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Adrienne
van der Valk


Adrienne van der Valk began her career in social work, advocating for homeless and runaway youth and survivors of sexual violence. Her graduate studies led her to political science and journalism, and she has been using her editorial skills in a variety of social justice settings ever since. She currently serves as deputy director for Teaching Tolerance. Adrienne directs an editorial team of eight people who write, curate, edit and publish all outward-facing communications. Under her leadership, Teaching Tolerance magazine has won dozens of REVERE Awards from the Association of American Publishers, including Best Reporting, Best Overall Editorial, Best Overall Publication and the Golden Lamp, the highest award in educational publishing.
 
Adrienne has a passion for creative collaboration and mission-driven success. She prides herself on leading happy productive teams, directing award-winning projects, and moving organizations toward their strategic visions. She holds a bachelor’s degree in sociology from Grinnell College and master’s degrees in political science and magazine journalism from the University of Oregon.

Articles by Adrienne

Youth—United! Gun Violence Is a Permanent Issue

Meet gun violence activists and high school seniors Jenna Bowker of Kalamazoo, Michigan, Mary Cox of Marshall County, Kentucky, and Alex King of Chicago, Illinois.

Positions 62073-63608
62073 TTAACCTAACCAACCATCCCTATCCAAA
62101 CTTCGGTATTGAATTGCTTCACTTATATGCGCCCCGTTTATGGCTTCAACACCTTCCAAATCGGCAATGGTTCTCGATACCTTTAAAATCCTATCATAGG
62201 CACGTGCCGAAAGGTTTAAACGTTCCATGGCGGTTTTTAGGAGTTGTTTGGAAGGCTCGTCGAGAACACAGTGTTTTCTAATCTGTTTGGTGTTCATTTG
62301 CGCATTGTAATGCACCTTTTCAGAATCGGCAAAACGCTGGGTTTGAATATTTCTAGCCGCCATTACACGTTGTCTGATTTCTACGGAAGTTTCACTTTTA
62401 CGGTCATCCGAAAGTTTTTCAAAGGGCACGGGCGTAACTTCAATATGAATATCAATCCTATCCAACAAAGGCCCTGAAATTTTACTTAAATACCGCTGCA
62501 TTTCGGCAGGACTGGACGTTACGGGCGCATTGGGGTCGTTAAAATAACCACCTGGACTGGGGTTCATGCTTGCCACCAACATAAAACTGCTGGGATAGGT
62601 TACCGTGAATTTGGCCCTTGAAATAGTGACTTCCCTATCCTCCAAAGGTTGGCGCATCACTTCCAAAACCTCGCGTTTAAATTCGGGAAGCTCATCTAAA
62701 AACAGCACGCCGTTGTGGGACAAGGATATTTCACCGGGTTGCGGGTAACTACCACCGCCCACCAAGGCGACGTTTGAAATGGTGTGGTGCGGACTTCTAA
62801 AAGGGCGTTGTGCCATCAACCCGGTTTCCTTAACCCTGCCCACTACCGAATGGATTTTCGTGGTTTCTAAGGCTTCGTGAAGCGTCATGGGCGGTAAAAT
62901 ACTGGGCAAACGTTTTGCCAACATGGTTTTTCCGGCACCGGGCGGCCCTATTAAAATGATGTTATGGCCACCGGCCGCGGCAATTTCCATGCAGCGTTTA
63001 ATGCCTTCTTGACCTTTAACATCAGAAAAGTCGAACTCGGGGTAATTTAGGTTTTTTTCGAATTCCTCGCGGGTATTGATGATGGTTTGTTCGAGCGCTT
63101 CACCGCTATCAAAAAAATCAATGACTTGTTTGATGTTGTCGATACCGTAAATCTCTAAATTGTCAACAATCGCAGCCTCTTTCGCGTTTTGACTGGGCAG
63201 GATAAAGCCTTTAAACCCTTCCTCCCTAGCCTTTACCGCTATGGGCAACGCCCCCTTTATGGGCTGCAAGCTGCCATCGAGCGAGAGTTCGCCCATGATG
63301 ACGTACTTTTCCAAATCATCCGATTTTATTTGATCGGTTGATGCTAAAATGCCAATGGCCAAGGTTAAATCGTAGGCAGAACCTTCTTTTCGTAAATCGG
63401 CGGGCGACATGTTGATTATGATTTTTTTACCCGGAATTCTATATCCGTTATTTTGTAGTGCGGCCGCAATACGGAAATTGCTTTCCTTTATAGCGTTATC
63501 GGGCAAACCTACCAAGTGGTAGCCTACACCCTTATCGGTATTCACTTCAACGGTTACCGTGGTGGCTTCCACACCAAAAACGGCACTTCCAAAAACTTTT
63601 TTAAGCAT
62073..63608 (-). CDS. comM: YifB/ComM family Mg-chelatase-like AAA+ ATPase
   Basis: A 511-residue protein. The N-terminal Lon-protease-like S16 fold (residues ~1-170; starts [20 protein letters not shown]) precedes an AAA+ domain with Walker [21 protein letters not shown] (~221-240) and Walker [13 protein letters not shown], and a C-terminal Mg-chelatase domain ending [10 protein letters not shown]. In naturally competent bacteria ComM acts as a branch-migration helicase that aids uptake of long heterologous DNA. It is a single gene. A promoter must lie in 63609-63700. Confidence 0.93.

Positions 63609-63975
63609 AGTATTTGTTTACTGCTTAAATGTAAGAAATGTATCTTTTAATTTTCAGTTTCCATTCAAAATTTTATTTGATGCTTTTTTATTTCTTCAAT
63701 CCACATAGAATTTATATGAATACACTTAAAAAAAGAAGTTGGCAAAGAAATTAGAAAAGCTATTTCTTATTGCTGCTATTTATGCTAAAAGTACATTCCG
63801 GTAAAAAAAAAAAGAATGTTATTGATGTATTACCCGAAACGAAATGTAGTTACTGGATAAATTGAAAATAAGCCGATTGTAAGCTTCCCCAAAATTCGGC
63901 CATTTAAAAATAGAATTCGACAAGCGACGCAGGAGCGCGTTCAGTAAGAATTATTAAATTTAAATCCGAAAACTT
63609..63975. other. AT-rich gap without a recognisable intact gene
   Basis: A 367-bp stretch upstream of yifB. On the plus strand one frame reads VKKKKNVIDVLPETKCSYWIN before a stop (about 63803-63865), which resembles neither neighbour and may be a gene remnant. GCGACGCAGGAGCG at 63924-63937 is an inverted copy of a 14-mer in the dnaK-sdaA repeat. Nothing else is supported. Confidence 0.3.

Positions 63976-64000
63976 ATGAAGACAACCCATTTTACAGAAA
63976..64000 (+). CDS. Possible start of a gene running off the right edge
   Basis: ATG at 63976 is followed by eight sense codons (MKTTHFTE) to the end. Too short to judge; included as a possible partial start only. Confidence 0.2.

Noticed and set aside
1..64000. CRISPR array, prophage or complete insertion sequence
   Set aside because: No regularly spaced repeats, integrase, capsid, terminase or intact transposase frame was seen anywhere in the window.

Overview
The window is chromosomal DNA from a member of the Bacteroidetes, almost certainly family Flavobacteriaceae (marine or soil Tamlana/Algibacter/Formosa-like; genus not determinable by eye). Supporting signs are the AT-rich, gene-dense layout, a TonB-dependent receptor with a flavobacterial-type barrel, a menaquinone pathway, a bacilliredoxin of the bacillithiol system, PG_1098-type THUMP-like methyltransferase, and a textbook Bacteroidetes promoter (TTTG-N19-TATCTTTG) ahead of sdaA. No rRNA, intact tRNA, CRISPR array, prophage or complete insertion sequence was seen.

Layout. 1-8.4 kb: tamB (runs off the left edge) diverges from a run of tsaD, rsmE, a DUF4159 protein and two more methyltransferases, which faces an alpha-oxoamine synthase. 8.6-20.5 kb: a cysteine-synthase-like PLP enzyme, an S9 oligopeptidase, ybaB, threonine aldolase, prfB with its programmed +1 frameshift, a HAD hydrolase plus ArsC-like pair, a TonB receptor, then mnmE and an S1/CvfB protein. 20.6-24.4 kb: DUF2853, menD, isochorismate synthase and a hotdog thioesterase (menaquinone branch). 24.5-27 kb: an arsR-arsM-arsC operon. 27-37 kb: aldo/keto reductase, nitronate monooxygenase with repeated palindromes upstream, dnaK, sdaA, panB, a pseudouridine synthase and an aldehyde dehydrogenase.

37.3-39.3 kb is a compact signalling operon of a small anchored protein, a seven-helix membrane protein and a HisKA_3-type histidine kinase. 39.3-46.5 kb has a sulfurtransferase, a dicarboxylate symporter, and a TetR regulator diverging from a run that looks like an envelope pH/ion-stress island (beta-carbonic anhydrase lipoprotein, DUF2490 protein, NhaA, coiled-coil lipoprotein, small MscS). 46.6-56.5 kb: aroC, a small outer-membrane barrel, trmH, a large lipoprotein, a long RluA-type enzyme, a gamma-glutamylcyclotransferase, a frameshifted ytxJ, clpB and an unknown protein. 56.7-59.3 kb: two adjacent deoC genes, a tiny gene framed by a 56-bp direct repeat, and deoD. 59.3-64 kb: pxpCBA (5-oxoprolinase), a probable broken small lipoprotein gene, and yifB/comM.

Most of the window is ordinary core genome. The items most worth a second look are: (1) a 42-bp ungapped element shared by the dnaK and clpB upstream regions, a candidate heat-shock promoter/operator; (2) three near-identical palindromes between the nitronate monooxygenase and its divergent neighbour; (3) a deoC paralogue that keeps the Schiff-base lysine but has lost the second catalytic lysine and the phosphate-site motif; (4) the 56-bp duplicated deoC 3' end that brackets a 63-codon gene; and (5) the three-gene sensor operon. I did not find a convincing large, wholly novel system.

Be Your Own Historian

Dr. Timothy McCarthy talks through the history of Reconstruction and why it’s more important than ever to get it right.

Educators Resist East Tennessee ICE Raid

Local school, church and nonprofit staff members gathered to protest an immigration raid at a local meat packing plant—and to support the children of detained workers.

The Bravery of Linda Brown

As we remember Linda Brown Thompson, we must also consider the reality of the world she lived in when, at the age of 9, she became the face of school desegregation.

From Birmingham to Parkland: Celebrate the Power of Young Voices

The young activists who emerged from the Parkland, Florida, school shooting offer educators a tremendous opportunity to celebrate the power of youth activism—past and present.